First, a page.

writes "According to an LA Times piece from Thursday, the US government gave money to Mexico for phone/email tapping. The political implications in Mexico involve the historical relationship of the US and Mexico, and loosening of the Mexican constitution. The implications for Americans however involve potentially skirting 4th Amendment issues by using interception of American/Mexican communication as a basis for warrants issued by American courts. The Supreme Court has ruled that the 4th Amendment only applies to people in the U.S. and the NSA currently has the power (both technologically and legally through FISA) to intercept foreign traffic, but that usually involves national security issues, not "common" prosecution of crimes. With small outlays of $3 million, it seems that it will be relatively simple to monitor Americans from the outside without constitutional protection."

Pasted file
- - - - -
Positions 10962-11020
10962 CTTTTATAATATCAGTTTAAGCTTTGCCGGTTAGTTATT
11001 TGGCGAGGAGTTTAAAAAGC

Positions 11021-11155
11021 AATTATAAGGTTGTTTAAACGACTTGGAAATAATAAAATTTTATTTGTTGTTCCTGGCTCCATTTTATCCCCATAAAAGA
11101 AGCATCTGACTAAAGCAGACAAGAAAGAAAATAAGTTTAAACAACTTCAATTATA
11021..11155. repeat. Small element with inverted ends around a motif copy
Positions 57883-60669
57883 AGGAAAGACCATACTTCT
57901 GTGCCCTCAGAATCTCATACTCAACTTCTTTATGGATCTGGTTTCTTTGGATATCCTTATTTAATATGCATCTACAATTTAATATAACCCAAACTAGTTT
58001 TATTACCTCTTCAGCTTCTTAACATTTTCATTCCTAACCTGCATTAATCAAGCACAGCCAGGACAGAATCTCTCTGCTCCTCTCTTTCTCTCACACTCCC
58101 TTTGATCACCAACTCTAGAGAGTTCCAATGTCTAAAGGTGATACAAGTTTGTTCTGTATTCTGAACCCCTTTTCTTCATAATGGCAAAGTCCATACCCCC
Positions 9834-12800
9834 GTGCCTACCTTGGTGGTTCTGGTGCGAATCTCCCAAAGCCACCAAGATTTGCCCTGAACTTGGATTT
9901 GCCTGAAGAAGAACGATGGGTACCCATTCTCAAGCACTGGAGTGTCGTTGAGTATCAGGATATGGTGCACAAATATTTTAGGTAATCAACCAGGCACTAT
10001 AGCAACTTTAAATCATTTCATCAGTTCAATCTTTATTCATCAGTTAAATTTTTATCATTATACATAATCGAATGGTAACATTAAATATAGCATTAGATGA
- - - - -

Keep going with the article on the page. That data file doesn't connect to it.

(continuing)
writes "According to Pink Tentacle, http://www.pinktentacle.com/2007/02/hitachi-develo ps-rfid-powder/ very tiny RFID chips 0.05mm x 0.05mm will be markted by Hitachi in the next couple of years. The many harmless uses generally involve embedding them in paper (money, gift certificates, admission tickets, etc.). The main specs are: "128-bit ROM for storing a unique 38-digit ID number.The new chips are also 9 times smaller than the prototype chips Hitachi unveiled last year, which measure 0.15 x 0.15 mm." Telescreen: There will be absolutely no uses that involve privacy invasion nor should paranoia increase. Carry on...War is peace..."